Not all plaintiffs have been successful.
An Alabama federal district judge tossed out a class action suit against Citrus World, Inc., makers of Florida Natural orange juice. The plaintiff’s complaint alleged that the juice was mislabeled as pure and natural when, in fact, it is “heavily processed, stored and flavored” before it is put on store shelves. In effect, the judge told the plaintiff to use a little common sense in the grocery store.
The plaintiff makes much ado about believing the packaged containers of orange juice contained ‘fresh squeezed’ orange juice. As a matter of common sense, whatever is in a container on a store shelf with an expiration date some weeks hence cannot contain ‘fresh’ anything. . . The fact that the plaintiff may have believed defendant hired individuals to hand squeeze fresh oranges one by one into juice cartons, then boxed up and delivered the same all over the country does not translate into a concrete injury to plaintiff upon his learning that beliefs about commercially grown and produced orange juice were incorrect.
Class action lawsuits have also been filed alleging orange juice made by Coca-Cola, under the name “Simply Orange,” and Tropicana, is not actually 100% juice nor is it natural. Plaintiffs claim that these companies use “flavor packs” to add back flavor and fragrance that is lost in processing.
So, what is “natural” anyway? That’s a question the plaintiff in a lawsuit against Nestle USA, Inc., couldn’t answer.
The complaint alleged the plaintiff bought Buitoni’s Three Cheese Tortellini and Spinach Cheese Tortellini believing that “all natural” meant they didn’t contain any unnatural, artificial or synthetic ingredients, when, in fact, they contain certain ingredients that aren’t “natural:” xanthan gum, soy lecithin, sodium citrate, maltodextrin, sodium phosphate, disodium phosphates, and ferrous sulfate. She would not have bought them had she known this, according to the complaint. The judge didn’t buy it.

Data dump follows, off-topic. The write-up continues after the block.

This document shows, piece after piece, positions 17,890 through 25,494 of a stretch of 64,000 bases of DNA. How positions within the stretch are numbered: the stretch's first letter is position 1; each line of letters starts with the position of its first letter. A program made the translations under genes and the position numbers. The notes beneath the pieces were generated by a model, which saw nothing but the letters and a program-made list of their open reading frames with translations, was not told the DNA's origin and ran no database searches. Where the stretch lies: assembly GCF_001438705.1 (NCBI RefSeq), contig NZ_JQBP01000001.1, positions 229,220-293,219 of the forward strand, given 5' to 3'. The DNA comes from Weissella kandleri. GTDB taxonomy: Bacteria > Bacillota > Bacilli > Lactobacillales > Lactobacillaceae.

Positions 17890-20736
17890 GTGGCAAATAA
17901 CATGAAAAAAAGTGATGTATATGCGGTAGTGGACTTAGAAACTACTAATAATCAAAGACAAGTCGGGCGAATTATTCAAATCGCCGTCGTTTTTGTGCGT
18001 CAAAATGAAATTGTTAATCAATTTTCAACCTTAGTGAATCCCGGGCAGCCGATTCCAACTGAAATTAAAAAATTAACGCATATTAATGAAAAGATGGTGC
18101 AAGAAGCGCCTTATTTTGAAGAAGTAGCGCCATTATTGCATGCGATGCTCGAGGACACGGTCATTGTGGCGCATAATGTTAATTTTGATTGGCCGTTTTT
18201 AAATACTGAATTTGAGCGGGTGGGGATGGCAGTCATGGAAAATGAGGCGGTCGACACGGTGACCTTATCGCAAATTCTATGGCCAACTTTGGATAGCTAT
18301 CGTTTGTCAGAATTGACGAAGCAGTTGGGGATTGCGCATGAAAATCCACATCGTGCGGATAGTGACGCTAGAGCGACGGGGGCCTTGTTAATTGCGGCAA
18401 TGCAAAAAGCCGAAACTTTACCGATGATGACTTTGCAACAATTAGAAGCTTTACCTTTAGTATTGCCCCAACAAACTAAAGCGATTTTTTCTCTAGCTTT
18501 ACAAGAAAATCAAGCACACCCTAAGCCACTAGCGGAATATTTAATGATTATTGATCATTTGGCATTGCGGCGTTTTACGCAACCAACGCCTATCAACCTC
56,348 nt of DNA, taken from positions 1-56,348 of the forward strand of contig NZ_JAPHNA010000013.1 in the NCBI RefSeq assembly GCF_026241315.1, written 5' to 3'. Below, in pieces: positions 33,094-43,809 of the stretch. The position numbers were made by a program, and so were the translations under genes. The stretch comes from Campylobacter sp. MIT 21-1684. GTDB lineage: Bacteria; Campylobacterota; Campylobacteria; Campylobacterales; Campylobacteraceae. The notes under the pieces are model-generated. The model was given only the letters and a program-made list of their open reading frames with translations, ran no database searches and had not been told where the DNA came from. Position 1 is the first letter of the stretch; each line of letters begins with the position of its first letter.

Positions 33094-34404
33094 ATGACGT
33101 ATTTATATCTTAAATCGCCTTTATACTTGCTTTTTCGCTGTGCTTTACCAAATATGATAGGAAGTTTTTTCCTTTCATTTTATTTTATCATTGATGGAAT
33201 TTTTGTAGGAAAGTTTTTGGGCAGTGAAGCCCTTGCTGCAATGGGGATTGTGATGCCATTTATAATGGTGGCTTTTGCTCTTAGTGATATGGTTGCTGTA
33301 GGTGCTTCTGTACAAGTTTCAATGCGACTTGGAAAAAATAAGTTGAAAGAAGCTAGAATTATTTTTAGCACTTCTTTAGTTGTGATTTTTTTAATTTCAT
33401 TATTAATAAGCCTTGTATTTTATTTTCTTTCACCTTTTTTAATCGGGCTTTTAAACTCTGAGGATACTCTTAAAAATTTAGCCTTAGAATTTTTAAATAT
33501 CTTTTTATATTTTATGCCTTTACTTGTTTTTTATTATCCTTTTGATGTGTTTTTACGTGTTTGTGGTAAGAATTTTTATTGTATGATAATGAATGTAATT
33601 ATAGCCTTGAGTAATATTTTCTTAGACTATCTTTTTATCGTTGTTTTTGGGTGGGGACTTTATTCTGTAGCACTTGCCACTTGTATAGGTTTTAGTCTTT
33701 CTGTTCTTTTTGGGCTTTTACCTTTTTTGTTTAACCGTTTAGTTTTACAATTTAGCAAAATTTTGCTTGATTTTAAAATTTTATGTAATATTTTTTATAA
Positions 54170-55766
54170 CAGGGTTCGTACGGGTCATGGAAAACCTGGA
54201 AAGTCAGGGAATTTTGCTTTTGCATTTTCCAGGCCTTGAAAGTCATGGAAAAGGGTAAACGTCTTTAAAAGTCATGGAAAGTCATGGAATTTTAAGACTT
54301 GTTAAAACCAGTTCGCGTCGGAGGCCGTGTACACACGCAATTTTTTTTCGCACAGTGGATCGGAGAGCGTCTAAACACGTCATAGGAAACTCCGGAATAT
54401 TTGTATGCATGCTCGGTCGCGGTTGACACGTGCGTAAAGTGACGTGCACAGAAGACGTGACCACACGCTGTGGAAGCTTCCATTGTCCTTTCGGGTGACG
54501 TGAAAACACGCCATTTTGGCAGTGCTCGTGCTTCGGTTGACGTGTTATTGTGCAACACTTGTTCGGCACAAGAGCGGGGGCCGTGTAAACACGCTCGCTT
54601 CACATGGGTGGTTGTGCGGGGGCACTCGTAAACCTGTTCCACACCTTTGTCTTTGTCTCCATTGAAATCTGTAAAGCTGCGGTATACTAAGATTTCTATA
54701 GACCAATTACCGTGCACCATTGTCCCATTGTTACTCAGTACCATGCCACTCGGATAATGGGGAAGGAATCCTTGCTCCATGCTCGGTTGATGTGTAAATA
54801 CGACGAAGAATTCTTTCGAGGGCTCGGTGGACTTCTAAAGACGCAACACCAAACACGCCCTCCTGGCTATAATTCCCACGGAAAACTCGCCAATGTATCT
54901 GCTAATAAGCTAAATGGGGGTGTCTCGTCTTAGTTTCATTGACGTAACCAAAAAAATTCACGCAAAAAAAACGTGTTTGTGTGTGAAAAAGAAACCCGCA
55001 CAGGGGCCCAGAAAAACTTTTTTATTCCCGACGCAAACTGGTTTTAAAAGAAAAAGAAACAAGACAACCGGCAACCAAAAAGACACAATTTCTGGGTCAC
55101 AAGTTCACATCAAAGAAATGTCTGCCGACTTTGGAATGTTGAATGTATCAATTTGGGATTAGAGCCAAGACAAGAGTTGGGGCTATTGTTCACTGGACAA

The question before the court (on a motion to dismiss for failure to state a claim) was whether a reasonable consumer would likely to be deceived by the “all natural” claim. The plaintiff’s problem was that she could not provide an objective definition of just what “all natural” means. Basically, if you don’t know how to define it, you can’t say you were deceived by thinking a product failed to live up to the definition of “all natural.” This failure was not for lack of trying.
First, she tried the dictionary definition of “natural:” “produced or existing in nature” and “not artificial or manufactured.” The judge rejected this attempt, saying that consumers are obviously aware that Buitoni pastas aren’t “springing fully-formed from Ravioli tress and Tortellini bushes.”
So she tried again. This time, she argued that none of the ingredients in “natural” products can be “artificial” as that term is defined by the FDA. But the FDA’s definition applies only to flavor additives, not any of the ingredients plaintiff alleged were “unnatural.”
Finally, the plaintiff argued that none of the ingredients in a “natural” product are “synthetic” as defined by the National Organic Program (NOP). Two problems with that argument. First, the pastas weren’t labeled organic, so the NOP didn’t apply. Second, the ingredients plaintiff claimed were “synthetic” are actually permitted in products labelled “organic.”
The judge found, as a matter of law, that the description “all natural” was not deceptive because the actual ingredients were clearly disclosed on the label, quoting from another case where the plaintiff claimed “all natural” was misleading:
Because the labels clearly disclosed the presence of the [allegedly unnatural ingredients] it is not plausible that Plaintiffs believed, based on Defendant’s ‘[o]nly natural ingredients’ or ‘all natural’ representations, that the [product] did not contain [the challenged ingredients]
In other words, read the ingredients list on the label. That’s what it’s there for.